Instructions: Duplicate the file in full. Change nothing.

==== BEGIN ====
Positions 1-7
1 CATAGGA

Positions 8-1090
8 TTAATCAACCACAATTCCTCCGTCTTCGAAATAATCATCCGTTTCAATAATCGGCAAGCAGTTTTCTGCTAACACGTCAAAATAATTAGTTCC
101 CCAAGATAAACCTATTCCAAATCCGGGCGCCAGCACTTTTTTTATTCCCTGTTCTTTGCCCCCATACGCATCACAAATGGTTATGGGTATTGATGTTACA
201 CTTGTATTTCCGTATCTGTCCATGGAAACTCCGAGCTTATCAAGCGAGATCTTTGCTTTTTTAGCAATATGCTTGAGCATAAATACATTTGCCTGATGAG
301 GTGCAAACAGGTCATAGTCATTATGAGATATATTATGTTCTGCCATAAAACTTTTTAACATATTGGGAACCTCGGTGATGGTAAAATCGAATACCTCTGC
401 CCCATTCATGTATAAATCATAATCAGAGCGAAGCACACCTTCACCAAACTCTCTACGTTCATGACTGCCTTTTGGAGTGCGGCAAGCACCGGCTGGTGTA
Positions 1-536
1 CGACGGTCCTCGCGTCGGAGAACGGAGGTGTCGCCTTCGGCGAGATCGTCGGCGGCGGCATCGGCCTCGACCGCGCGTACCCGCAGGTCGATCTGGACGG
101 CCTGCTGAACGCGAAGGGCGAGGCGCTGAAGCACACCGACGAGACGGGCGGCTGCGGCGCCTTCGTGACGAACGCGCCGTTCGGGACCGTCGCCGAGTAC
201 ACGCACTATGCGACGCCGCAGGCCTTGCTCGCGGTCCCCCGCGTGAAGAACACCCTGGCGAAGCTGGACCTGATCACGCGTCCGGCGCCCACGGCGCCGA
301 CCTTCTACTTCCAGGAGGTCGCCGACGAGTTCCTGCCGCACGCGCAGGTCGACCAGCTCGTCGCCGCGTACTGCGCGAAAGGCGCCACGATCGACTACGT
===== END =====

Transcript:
Positions 1-7
1 CATAGGA

Positions 8-1090
8 TTAATCAACCACAATTCCTCCGTCTTCGAAATAATCATCCGTTTCAATAATCGGCAAGCAGTTTTCTGCTAACACGTCAAAATAATTAGTTCC
101 CCAAGATAAACCTATTCCAAATCCGGGCGCCAGCACTTTTTTTATTCCCTGTTCTTTGCCCCCATACGCATCACAAATGGTTATGGGTATTGATGTTACA
201 CTTGTATTTCCGTATCTGTCCATGGAAACTCCGAGCTTATCAAGCGAGATCTTTGCTTTTTTAGCAATATGCTTGAGCATAAATACATTTGCCTGATGAG
301 GTGCAAACAGGTCATAGTCATTATGAGATATATTATGTTCTGCCATAAAACTTTTTAACATATTGGGAACCTCGGTGATGGTAAAATCGAATACCTCTGC
401 CCCATTCATGTATAAATCATAATCAGAGCGAAGCACACCTTCACCAAACTCTCTACGTTCATGACTGCCTTTTGGAGTGCGGCAAGCACCGGCTGGTGTA
Positions 1-536
1 CGACGGTCCTCGCGTCGGAGAACGGAGGTGTCGCCTTCGGCGAGATCGTCGGCGGCGGCATCGGCCTCGACCGCGCGTACCCGCAGGTCGATCTGGACGG
101 CCTGCTGAACGCGAAGGGCGAGGCGCTGAAGCACACCGACGAGACGGGCGGCTGCGGCGCCTTCGTGACGAACGCGCCGTTCGGGACCGTCGCCGAGTAC
201 ACGCACTATGCGACGCCGCAGGCCTTGCTCGCGGTCCCCCGCGTGAAGAACACCCTGGCGAAGCTGGACCTGATCACGCGTCCGGCGCCCACGGCGCCGA
301 CCTTCTACTTCCAGGAGGTCGCCGACGAGTTCCTGCCGCACGCGCAGGTCGACCAGCTCGTCGCCGCGTACTGCGCGAAAGGCGCCACGATCGACTACGT